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Патент USA US3057218

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Oct. 9, 1962
I.. I-I. BEDFORD
3,057,208
AcCELEROII/IETERS
Filed Sept. 26, 1957
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Oct. 9, 1962
L.. H. BEDFORD
3,057,208
ACCELEROMETERS
Filed sept. 26, 1957
2 sheets-.sheet 2
3,057,208
Patented Oct. 9, 1962
E
i
to which the accelerometer is subject changes.
It is,
therefore, in accordance with a feature of the invention
for the accelerometer to comprise means for controlling
the string tension in accordance with the vibration fre
quencies of the strings, which means are controlled in
3,057,2653
ACCELERÜMETERS
Leslie Herbert Bedfnrd, London, England, assigner to The
English Electric Company Limited, London, England,
a British company
a manner calculated to facilitate the computation per
Filed Sept. 26, 1957, Ser. No. 686,538
Claims priority, application Great Britain Oct. 3, 1956
7 Claims. (Sl. 73-517)
formed by said computer means.
As is explained subsequently, the interpretation of data
for such an instrument is greatly aided if the string fre
quency ratio is a “rational number,” i.e. the quotient of
This invention relates to accelerometers in which the
two integers.
natural frequency of a tensioned string is applied to
It is, therefore, in accordance with another feature
afford a measure of the acceleration to which a mass
of this invention for the strings in an accelerometer of
is subjected.
the kind set forth to have unequal natural frequencies
In such an accelerometer a mass is usually supported
of vibration related by a simple integral or fractional
15
by two pre-tensioned wires which are caused to vibrate
multiple or sub-multiple. It is to be noted that the scope
at their natural frequencies. When the mass is acceler
of the invention does not exclude accelerometers in which
ated along a direction in line with the wires, the tension
identical strings are excited to vibrate at different har
in one wire increases and there is a corresponding de
monic frequencies. The invention in one of its forms
crease in the tension of the other wire. As a result,
provides
an accelerometer wherein said exciter means
the natural frequencies of vibration of the two wires 20 excite different modes of vibration in the strings.
change in opposite senses and a sensitive measure of the
A particular advantage afforded by this choice of a
acceleration is afforded by the change in the difference
simple relationship between the natural frequencies of
frequency.
vibration of the strings arises from the fact that multi
In a simple form of the device a mass is supported
plication of frequency can be carried out electrically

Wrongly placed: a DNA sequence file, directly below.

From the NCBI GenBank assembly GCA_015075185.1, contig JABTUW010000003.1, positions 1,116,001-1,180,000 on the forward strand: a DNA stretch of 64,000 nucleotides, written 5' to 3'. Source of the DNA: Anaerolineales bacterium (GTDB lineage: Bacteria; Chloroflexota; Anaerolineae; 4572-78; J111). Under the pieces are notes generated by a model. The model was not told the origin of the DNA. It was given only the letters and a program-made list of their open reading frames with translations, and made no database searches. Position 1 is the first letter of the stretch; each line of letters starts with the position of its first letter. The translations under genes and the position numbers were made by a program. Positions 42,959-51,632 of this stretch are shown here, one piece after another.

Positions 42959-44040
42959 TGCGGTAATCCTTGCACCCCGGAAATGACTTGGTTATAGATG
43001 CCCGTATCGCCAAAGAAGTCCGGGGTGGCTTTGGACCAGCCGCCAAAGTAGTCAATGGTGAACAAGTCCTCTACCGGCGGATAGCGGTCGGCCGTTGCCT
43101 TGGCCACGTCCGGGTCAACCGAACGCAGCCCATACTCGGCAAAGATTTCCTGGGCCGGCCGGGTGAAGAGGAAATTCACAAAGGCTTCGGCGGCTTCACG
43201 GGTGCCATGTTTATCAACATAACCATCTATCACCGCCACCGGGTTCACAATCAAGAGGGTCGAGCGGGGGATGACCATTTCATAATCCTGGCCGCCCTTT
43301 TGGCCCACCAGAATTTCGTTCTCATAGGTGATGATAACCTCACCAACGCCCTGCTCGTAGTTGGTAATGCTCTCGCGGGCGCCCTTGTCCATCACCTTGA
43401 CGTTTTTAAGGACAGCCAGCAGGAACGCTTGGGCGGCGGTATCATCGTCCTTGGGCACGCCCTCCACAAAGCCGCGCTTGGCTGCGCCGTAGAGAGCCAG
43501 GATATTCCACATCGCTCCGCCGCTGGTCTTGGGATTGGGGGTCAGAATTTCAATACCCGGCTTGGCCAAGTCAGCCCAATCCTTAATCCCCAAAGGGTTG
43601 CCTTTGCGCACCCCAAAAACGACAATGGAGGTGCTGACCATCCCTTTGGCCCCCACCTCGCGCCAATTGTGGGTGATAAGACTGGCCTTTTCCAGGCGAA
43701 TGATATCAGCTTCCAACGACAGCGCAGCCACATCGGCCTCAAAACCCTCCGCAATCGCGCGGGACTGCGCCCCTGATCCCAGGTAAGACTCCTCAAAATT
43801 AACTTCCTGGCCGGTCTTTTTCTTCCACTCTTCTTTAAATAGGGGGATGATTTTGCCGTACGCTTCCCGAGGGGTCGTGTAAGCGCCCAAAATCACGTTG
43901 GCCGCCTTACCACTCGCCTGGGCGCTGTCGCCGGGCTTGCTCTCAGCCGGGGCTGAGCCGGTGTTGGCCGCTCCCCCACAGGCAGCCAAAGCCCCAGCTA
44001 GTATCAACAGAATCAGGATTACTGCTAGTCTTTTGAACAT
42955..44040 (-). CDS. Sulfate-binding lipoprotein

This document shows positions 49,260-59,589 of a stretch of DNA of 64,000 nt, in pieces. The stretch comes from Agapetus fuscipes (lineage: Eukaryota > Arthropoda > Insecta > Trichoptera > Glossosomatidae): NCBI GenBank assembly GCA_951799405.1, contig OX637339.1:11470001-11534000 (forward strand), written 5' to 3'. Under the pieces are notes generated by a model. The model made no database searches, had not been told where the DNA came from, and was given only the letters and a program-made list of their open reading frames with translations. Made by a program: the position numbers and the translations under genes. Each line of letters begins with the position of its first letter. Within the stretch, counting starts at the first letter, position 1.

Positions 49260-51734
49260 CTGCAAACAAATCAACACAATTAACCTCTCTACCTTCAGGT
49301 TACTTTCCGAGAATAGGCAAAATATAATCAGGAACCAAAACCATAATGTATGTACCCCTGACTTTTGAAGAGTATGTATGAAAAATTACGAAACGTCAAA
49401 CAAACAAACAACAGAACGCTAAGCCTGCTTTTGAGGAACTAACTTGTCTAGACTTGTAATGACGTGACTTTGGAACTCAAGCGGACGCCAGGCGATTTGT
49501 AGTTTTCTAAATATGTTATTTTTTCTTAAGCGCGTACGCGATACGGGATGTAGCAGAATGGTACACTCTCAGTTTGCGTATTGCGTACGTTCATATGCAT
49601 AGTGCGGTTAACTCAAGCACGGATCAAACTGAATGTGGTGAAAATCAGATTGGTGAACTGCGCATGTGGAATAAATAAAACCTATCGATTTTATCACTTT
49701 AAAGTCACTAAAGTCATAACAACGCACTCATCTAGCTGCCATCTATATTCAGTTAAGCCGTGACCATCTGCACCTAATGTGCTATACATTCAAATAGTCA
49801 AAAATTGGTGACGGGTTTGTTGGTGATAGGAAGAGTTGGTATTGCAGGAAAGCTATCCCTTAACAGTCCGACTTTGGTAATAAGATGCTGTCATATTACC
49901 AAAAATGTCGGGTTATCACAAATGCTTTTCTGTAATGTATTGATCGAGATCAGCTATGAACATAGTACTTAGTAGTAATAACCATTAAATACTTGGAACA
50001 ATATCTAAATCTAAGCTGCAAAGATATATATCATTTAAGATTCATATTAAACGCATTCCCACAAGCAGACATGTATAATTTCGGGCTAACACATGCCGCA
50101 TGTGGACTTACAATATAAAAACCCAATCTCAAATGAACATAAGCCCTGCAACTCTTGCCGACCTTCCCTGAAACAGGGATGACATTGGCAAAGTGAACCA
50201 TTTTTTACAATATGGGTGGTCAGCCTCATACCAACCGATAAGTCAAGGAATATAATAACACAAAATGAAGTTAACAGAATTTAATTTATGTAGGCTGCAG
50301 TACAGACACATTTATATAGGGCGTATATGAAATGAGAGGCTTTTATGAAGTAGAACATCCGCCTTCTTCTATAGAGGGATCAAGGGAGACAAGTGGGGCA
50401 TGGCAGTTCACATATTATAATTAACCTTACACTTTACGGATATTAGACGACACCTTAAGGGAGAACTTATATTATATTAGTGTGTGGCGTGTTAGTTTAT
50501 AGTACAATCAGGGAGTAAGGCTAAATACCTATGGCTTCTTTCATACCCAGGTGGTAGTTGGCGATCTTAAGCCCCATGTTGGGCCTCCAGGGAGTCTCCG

between two identical strings (the word “strings” is used 25 most easily when the multiplying factor is integral. Fur
as a generic term including wires since, as will be readily
ther features of the invention relate to the particular
appreciated from a comparison with musical instruments,
form of accelerometer systems in which the natural fre
non-metallic materials may be used to replace the wire).
quencies of the accelerometer strings are related by a
For zero acceleration in the string direction (the acceler
simple ratio. However, yet another feature of the in
ation of gravity being included by the term “acceler 30 vention is concerned with an accelerometer system in
ation”), the two strings have identical modes of vibration,
which the natural string frequencies `are almost but not
if they are caused to vibrate at corresponding natural
quite related by such a simple ratio, the slight difference
frequencies there will be no difference between their
being applied to compensate a second order term which
frequencies. However, when the device is subject to
would otherwise introduce a slight non-linearity in the
acceleration along the string direction the strings vibrate 35
accelerometer characteristics.
at diñerent frequencies and the difference frequency is
Yet another feature of the invention is concerned with
related to the acceleration in a direct but non-linear
a three-dimensional form of accelerometer of the kind
manner. It can be shown that the relationship between
set forth in which a single body provides the acceleration
the difference frequency and the acceleration becomes a
responsive mass for three pairs of strings which have
linear one provided the pre-tension of the strings is con 40 directions mutually at right angles, string excitation at
trolled so that the sum of the two frequencies of vibration
unequal natural frequencies of vibration being obtained
is a constant.
by the use of strings which have different masses per
This affords a convenient means by which the acceler
ometer characteristic can be rendered linear.
unit length rather than unequal lengths.
45
The invention will now be described with reference
When an attempt is made to apply these simple prin
to the accompanying drawings, in which:
ciples in an accelerometer various diiiiculties may be
FIG. 1 illustrates an accelerometer of the kind set
encountered. For example, since the mass cannot be
forth,
infinitely large compared with the mass of the strings,
FIG, 2 illustrates an accelerometer system embodying
there is a ñnite coupling between the two strings, which
the
invention in preferred form,
50
may lead to mutual “pulling” of the two frequencies at
FIG. 3 illustrates diagrammatically an inductive de
small frequency dilference, and hence a “dead sector” at
vice by which an electrical signal may be applied to
very low acceleration or a disturbance of the desired